Fluid Collection After Coccygectomy, Fluid after Coccyx - Tailbone Removal

  • Coccygectomy is the surgical amputation, or removal, of the coccyx (removal of the tailbone).
  • After a coccygectomy, it is relatively common to develop a fluid collection at the surgical site.
  • I spoke with a group of European coccygectomy surgeons about this topic when I lectured at the International Coccyx Pain Symposium in 2016 and again in 2018. None of the surgeons were entirely sure of exactly why the fluid collection happens, or how best to treat it.
  • The best we can explain it is that after the coccyx is removed there is some space present where the tailbone used to be, and inflammation/fluid after the surgery sort of fills that area. I compare this to removing a few shovels full of dirt from the ground in your backyard, and before long it will fill with water and you will have a puddle.
  • After a coccygectomy, the fluid would mainly be seen on imaging studies such as MRI.
  • On MRI, the doctors can carefully look to see if the fluid contains any retained bony fragments from the coccyx, which may have been accidentally “left behind” at the time of surgery.
  • Sometimes the fluid collection will persist for many months after the coccygectomy.
  • In some instances the fluid may resolve over time.
  • There is no officially established protocol for how to deal with the fluid or whether anything should be done with it at all.
  • If the patient is having substantial symptoms, then treatment is reasonable.
  • One consideration would be to put a needle into the fluid in order to send a fluid sample for testing.
    • Specifically, the testing of the fluid would be to look for any infection. So the testing of the fluid could include looking for bacteria by doing a gram stain and then looking for bacteria under a microscope. Testing could also include a bacterial culture/sensitivity, where the doctors try to grow whatever miscro-organisms were found in the fluid. Testing could also include looking at the white blood cell count [WBC count] within the fluid, because infection is often associated with a high WBC count.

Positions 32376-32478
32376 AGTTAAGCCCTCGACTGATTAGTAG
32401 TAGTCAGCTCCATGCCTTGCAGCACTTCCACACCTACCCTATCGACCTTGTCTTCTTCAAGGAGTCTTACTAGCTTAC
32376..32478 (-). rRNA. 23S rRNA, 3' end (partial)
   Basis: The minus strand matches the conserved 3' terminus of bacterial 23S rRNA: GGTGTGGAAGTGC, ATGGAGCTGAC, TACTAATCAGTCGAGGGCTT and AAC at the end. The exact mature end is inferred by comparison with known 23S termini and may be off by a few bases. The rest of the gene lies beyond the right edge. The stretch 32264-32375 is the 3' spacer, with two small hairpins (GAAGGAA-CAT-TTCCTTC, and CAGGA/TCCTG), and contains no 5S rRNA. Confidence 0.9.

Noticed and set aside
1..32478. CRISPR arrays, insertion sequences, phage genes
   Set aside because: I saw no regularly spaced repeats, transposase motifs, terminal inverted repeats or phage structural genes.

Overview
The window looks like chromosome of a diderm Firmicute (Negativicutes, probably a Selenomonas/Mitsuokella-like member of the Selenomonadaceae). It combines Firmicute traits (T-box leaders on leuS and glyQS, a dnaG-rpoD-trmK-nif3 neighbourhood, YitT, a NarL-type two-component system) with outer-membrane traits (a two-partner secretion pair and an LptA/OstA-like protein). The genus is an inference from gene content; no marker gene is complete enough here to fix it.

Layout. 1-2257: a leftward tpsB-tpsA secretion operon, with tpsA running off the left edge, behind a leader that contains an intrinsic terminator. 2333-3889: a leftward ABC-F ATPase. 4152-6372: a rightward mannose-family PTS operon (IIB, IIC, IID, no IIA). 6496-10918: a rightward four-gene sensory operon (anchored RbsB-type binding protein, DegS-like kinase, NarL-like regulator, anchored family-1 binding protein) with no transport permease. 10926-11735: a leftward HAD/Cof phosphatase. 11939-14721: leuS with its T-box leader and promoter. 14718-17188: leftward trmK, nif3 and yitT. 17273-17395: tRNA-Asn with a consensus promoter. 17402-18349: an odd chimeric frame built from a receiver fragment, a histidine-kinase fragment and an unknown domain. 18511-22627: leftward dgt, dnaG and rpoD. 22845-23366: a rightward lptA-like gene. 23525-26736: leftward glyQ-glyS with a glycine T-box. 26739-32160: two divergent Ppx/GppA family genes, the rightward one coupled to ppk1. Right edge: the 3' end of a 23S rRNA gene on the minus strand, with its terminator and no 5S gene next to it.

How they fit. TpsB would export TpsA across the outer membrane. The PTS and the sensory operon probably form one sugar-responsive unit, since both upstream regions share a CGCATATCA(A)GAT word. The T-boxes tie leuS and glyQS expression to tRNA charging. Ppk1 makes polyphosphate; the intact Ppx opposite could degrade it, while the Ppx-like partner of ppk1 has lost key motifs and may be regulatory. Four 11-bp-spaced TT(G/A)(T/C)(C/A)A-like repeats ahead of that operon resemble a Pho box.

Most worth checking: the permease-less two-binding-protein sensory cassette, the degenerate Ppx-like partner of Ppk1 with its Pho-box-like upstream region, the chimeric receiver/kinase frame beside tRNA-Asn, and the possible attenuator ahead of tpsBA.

• Certainly if there is redness and warmth at the skin over the fluid collection, or if the patient has a fever, those things would be clinical signs concerning for infection within the underlying fluid. The higher the clinical suspicion for infection, the more likely that the doctor will want to test for infection and/or start antibiotics to treat the infection.
  • A localized collection of infection like this is often referred to as an “abscess.” If it looks like there is a local infection at the site, then typically the doctor would NOT want to inject any steroid at that area, since injecting a steroid into an active infection could make the steroid worse.
  • Using a needle to remove the fluid might potentially be helpful at relieving the fluid pressure/pain in the area, although it is certainly possible that some or all of the fluid might just re-accumulate.
  • In rare cases, a fluid collection might be due to prolapse (sagging) of the rectum. Rectal prolapse means that the rectum has moved out of its normal position and has instead moved into a different area. (In this case, it could be that the rectum is moving into the area where the tailbone used to be.)
  • In general, make sure your physicians are assessing the skin for redness/warmth to make sure there is no sign of infection.
  • Also, ask your local physicians whether they have anyone local to you who would be able to look at this under ultrasound and see if the area where the fluid is located may match the area where you are having your symptoms. They could also consider removing the fluid by inserting a needle under ultrasound guidance.
  • Also, please make sure that your coccygectomy surgeon sees the MRI report and the CD images of the fluid, and ask for his/her thoughts and advice on this issue.

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– Patrick Foye, M.D., Director of the Coccyx Pain Center, New Jersey, United States.

Patrick Foye, M.D.
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